Forgive the length of this piece of work, it is based upon my MA presentation on the effect of Government policy on Organisation Governance, which doesnt sound particularly exciting, but a time when this consultation is available to respond to and critique, it might be worth trying to take a long term view of what this government consultation might cause an organisation with strong values to become, and learn from the parallel history over the last 20 years of other third party organisations.

Gann, defines Organisations as: Creatures of their times, reflecting structures- philanthropic with good intentions (1991)

Handy defines a voluntary organisation as “ living communities with a common purpose, made up of free citizens with minds and values and rights of their own (1988:21)”

Handy argues that organisations should develop philosophies of practice which would, in his view, have no need for inheriting  political or engineering references to management and governance (such as Taylorism, Weberism, Fordism), stating that a community organisation should upheld community work values of democracy and problem solving. He infers that voluntary organisations should be more akin to what Morgan (1998) describes as an organisation that Creates social reality according to values, however the metaphor of organisations as an organisms is more appropriate, given that it could be argued that many have had to adapt, and adapt at the cost of their values, identity and purpose. But why has this been the case?

Adirondack on page 4 of Just about Managing suggests that organisation governance is a term for the “big picture, long term and legal aspects of ensuring an organisation is properly run”, and that Management is responsible for ensuring that the work gets done within the governance framework- but essentially that governance and management are different aspects of the same thing.  This is in line with Cornforth who states that Governance is concerned with: “the structures, systems and processes concerned with ensuring the overall direction, control and accountability of an organisation”(Cornforth 2004:1 in Billis 2010:72)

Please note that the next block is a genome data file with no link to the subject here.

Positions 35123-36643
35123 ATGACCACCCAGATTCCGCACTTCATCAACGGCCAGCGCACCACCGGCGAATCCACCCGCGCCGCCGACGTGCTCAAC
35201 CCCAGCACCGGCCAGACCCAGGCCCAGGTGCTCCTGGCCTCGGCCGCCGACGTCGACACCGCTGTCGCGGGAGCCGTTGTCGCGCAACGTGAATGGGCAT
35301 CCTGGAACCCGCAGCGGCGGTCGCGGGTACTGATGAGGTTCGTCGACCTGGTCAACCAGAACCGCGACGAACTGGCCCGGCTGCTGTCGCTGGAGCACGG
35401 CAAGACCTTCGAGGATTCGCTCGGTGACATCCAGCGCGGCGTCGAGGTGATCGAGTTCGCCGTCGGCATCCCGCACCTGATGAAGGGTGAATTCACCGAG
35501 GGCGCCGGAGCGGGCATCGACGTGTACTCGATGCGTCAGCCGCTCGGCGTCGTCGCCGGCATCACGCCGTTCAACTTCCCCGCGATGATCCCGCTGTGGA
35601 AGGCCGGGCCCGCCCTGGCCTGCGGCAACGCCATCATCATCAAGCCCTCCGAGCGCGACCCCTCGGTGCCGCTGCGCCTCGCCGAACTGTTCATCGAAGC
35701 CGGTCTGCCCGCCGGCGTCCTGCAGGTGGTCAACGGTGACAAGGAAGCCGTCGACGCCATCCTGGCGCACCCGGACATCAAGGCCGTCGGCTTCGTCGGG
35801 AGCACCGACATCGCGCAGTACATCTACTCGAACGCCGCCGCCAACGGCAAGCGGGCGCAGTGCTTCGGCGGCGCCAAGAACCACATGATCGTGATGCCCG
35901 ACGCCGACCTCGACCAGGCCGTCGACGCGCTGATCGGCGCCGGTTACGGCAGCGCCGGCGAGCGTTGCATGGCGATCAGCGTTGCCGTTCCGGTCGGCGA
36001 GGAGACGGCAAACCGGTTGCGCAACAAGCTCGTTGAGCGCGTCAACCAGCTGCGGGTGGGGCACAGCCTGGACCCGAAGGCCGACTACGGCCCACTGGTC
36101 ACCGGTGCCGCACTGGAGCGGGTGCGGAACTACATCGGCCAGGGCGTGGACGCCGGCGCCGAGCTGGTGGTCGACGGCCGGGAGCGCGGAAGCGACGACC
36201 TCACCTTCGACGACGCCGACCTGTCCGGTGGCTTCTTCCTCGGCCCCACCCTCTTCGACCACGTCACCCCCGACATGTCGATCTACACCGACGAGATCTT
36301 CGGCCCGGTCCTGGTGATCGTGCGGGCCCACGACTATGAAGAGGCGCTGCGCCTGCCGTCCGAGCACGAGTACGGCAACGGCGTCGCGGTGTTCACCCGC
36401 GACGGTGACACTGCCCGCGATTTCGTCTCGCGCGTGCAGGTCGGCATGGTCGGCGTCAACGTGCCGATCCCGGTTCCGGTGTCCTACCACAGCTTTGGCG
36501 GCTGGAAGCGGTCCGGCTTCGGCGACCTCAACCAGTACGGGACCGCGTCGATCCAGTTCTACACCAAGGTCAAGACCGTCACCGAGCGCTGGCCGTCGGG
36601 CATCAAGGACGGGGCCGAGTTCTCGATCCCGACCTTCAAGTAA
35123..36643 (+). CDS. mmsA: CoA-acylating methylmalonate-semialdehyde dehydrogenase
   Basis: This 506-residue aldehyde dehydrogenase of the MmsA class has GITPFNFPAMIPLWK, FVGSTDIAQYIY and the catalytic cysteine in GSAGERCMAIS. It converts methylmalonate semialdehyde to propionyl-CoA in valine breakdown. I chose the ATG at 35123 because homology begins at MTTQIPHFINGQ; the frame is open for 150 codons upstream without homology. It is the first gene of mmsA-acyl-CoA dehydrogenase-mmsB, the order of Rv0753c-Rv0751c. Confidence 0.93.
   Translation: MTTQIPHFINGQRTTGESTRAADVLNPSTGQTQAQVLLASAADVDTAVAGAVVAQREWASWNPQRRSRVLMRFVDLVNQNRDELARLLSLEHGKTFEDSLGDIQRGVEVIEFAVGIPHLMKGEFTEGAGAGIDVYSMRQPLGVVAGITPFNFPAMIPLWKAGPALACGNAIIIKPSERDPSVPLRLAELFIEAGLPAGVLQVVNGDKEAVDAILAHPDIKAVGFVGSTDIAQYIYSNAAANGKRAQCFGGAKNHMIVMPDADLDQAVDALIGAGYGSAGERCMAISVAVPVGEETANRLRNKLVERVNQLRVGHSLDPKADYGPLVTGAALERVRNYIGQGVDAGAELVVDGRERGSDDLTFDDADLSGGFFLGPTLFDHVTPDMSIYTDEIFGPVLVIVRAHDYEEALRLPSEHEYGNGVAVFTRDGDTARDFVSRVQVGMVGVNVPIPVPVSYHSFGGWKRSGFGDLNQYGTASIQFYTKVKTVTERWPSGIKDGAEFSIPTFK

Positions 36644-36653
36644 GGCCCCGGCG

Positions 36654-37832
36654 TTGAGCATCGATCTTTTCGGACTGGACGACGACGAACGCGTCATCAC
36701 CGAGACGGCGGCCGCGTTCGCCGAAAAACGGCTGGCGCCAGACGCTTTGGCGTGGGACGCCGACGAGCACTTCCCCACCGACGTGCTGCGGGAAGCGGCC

Policies are one such aspect of organisational governance, which although helpful, have caused a shift in organisation culture, and an access point to control and regulation by the government. However, in terms of the positives:

Polices are broadly helpful in defining the framework within an organisation operates (Adirondack(192:2005), providing clarity for what an organisation does, and how it does it. They help to create stability, and a base line for good practice. Not every aspect of an organisation requires written policies, but where there might be high levels of risk, or contention/argument, or for the adherence of professional practice, policies are created; notably in areas such as; the employment of staff, safeguarding, lone working, health & safety, and in specific examples values or conduct statements. Within the organisation governance, additional policies are used to identify suitable roles for Trustees, the charitable definition of the organisation itself, such as the constitution, its objects and how it should function legally.